Posted: April 9, 2018
Our recent Southeast field trip saw students visiting the Mekong Delta region in several locations throughout both Cambodia and Vietnam. The trip began with an overnight stay in a mangrove forest and a presentation from Mr. Sim Him, community chief of the Trapeang Sangke Ecotourism & Fishing Community (TSETFC), who discussed the benefits mangrove forests bring to his community.
The Ecotourism & Fishing Community is a great example of Community-Based Natural Resources Management (CBNRM), an innovative approach to tackling the challenge of preventing environmental degradation without the subsequent loss of livelihoods faced by many villages across Cambodia. Recent praise of TSETFC by officials from the Ministry of Agriculture Forestry and Fisheries, the Ministry of Tourism, and the Ministry of Environment has resulted in a marked increase in the number of national and international tourists visiting the community since 2014. This surge in popularity has also drawn the attention of local media and several stories have been published on the community’s success in transforming their livelihoods through ecotourism.
The opportunity to bring the students to this site is especially important to me, as before I joined SFS I played an instrumental part in the establishment of the project whilst working for Fisheries Action Coalition Team (FACT). This community was selected as the location for the ecotourism site as it was a notable location of mangrove degradation. This was largely as a result of clearing the mangroves for agricultural purposes but also through incidents of illegal land grabbing and clearance for development, sadly a problem which is prevalent throughout the country.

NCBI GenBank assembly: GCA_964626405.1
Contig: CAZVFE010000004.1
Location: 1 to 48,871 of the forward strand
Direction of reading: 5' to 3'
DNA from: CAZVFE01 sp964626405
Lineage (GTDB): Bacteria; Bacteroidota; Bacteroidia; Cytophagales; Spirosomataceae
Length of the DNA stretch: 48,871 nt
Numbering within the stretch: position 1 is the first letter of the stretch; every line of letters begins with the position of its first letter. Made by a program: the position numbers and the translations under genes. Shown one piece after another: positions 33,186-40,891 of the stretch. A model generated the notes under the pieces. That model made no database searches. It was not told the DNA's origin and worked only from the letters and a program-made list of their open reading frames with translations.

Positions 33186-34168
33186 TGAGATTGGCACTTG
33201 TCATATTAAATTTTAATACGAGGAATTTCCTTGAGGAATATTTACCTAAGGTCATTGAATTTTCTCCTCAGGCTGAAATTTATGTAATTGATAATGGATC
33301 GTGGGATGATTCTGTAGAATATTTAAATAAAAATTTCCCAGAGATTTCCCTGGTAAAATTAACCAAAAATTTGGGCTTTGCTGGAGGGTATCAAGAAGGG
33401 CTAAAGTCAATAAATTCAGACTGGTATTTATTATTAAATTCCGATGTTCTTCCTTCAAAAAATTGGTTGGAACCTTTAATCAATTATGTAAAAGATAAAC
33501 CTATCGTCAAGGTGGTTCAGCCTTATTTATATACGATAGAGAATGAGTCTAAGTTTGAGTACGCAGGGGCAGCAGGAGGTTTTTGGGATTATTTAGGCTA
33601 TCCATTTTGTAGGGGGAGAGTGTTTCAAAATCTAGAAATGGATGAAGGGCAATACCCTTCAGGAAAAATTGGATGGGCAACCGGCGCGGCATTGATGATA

The loss of the mangrove forest resulted in a decline in fish populations and biodiversity which in turn has directly impacted local livelihoods dependent on catching many species of crabs, fish, mollusks and lobsters that inhabit the mangroves. Beyond the Trapeang Sangke community the loss of mangroves is an issue of global importance; in recent years more and more evidence has emerged as to the ecosystem’s ability to sequester large amounts of carbon dioxide and hence help to mitigate the effects of climate change.
In addition to the ecotourism site itself the community fisheries committee and local authorities are cooperating to protect and conserve a large mangrove reforestation area, in which further planting is ongoing. Part of this involves physical patrolling but also ensuring that these areas remain owned by members of the community, by blocking the attempts of private interests keen to force sales of the land for development.
Our main mission (‘One mangrove tree, one life’) starts after breakfast on our second day at the project. We split up into 3 boats, loading up a total of 70 mangrove saplings and enjoyed a peaceful ride over to the reforestation site. All the students were thrust straight into the planting, some literally as the mud was quite deep! Wading through knee-deep water wasn’t easy work, but everyone finished with a smile on their faces knowing that they had all played a part in regenerating this invaluable ecosystem for generations to come.
Photos courtesy of Angela Hessenius